One of the three key ‘asks’ when Everyone Home launched was to increase the supply of social homes for rent, focused on restarting the long term commitment to build new social housing targeted to areas of highest demand, with properties of the size people need. The Programme for Government commits to £300 million of interim funding for affordable homes for the final year of this parliamentary term, but not yet a commitment for the next term.
The Homeless Person’s (Unsuitable Accommodation) (Scotland) Order 2020 – commonly referred to as the Unsuitable Accommodation Order (UAO) – makes the most significant change to the Order since it first came into force in 2004.
Originally focused on households containing dependent children and/or pregnant women, the Order legislated for a time limit on placements in unsuitable accommodation, over time reduced from 14 days to 7 days.
The Order as amended in 2020 extends its scope, meaning that the 7-day time restriction now applies to all people experiencing homelessness.
So what does this mean?
It means that no household can be placed in temporary accommodation for more than 7 days if:
It is not wind and watertight, meet minimum safety standards, or is not suitable for occupation by a homeless household
It is in a different local authority area and/or too far from the health and education services people use, or not in the locality of a place of employment (considering reasonable public transport links)
It lacks adequate bedrooms, toilet and personal washing facilities for the exclusive use of the household
It does not have the use of adequate cooking facilities and the use of a living room
It is not usable by the household for 24 hours a day
It is not suitable for visitation by a child who is not a member of the household and in respect of whom a member of the household has parental rights
A local authority placing a homeless household in accommodation not meeting these requirements for more than 7 days will be a breach of the Order.
Are there any exemptions?
There are a number of exemptions to the Order in relation to particular homelessness situations, particular types of accommodation, and the particular situation in relation to the Coronavirus pandemic. These exemptions include situations where:
the household became homeless as a result of an emergency situation such as fire, flood, or other disaster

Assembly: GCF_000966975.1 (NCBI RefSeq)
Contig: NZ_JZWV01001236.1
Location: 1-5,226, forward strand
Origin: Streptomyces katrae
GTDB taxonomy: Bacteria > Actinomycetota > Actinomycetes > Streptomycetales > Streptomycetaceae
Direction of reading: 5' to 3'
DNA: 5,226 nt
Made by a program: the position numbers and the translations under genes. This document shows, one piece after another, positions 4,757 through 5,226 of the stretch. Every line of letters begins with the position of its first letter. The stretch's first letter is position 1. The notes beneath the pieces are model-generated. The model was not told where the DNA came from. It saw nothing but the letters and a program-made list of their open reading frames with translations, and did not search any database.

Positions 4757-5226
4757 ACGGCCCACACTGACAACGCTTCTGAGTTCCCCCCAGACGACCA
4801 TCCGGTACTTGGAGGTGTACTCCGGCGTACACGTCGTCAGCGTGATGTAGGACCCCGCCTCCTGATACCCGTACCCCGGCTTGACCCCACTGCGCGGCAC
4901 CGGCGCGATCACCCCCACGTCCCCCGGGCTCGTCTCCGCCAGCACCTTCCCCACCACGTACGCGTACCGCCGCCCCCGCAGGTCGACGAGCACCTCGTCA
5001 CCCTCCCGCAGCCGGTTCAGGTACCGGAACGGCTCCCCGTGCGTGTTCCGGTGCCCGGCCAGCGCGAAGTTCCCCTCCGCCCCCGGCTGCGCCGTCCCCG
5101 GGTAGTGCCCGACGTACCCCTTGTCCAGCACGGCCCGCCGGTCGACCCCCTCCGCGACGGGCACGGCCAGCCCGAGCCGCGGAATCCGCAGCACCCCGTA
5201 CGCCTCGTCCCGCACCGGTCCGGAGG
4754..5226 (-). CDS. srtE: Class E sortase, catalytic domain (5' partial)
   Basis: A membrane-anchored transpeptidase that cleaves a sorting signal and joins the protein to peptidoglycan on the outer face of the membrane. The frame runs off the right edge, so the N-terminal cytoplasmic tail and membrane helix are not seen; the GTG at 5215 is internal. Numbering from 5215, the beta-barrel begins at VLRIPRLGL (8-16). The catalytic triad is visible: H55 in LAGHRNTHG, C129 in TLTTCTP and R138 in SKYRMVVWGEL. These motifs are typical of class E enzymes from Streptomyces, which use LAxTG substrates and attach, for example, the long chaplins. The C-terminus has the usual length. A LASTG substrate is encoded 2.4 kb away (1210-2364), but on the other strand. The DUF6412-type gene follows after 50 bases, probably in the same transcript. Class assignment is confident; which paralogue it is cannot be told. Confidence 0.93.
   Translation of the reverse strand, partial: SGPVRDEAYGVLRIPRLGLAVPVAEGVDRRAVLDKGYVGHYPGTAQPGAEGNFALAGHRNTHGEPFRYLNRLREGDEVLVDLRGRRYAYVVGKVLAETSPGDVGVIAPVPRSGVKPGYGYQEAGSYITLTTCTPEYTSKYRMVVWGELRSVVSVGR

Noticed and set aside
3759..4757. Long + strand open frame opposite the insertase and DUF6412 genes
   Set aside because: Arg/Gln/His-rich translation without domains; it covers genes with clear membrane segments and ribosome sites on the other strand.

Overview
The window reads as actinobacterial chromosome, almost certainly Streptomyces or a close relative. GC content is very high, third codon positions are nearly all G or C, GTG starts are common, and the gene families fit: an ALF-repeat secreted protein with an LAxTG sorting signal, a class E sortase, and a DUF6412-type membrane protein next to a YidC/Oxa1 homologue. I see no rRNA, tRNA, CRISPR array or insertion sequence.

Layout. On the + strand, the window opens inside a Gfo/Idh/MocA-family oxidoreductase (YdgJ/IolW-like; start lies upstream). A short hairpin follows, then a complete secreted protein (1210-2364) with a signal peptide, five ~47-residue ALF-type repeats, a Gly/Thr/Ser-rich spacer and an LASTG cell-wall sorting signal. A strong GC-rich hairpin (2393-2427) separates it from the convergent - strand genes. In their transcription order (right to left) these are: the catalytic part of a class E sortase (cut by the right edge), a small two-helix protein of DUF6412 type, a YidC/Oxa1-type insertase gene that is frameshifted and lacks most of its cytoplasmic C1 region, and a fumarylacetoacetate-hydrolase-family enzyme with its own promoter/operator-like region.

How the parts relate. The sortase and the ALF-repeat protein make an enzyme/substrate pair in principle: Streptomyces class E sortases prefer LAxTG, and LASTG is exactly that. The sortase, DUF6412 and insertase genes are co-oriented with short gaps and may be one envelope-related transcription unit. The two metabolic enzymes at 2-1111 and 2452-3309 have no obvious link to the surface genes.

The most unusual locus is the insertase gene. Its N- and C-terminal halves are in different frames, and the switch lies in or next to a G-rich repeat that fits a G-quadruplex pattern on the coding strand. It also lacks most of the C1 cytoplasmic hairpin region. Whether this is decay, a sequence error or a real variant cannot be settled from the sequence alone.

the household has been offered accommodation that is suitable, but requests the accommodation that does not meet the requirements
the accommodation is used wholly or mainly to provide temporary accommodation to people who have left their homes as a result of domestic abuse and is managed by an organisation which (i) is not a public authority or a local authority; and (ii) does not trade for profit
the local authority has secured that the accommodation has been made available and services relating to health, child care or family welfare are provided to people accommodated there
the accommodation made available (i) is shared tenancy accommodation which is shared, small-scale and of a good standard; (ii) consists of community hosting where the homeless household stays for a short period of time in a spare bedroom in the home of a community member; or (iii) is rapid access accommodation which offers emergency temporary accommodation for rough sleepers which consists of a bed, safe space, on-site homelessness and support assessments, and support to access specialist support for residents
a person in the household has symptoms of coronavirus and the household requires to isolate (expires on 31 January 2021)
the accommodation is required to provide temporary accommodation to ensure that a distance of 2 metres can be maintained between a member of the household and a person who is not a member or the household in order to prevent the spread of coronavirus (expires on 31 January 2021)
a local authority is unable to make a suitable placement as a result of the impact of coronavirus on the supply of temporary accommodation in the area (expires end Dec 2020)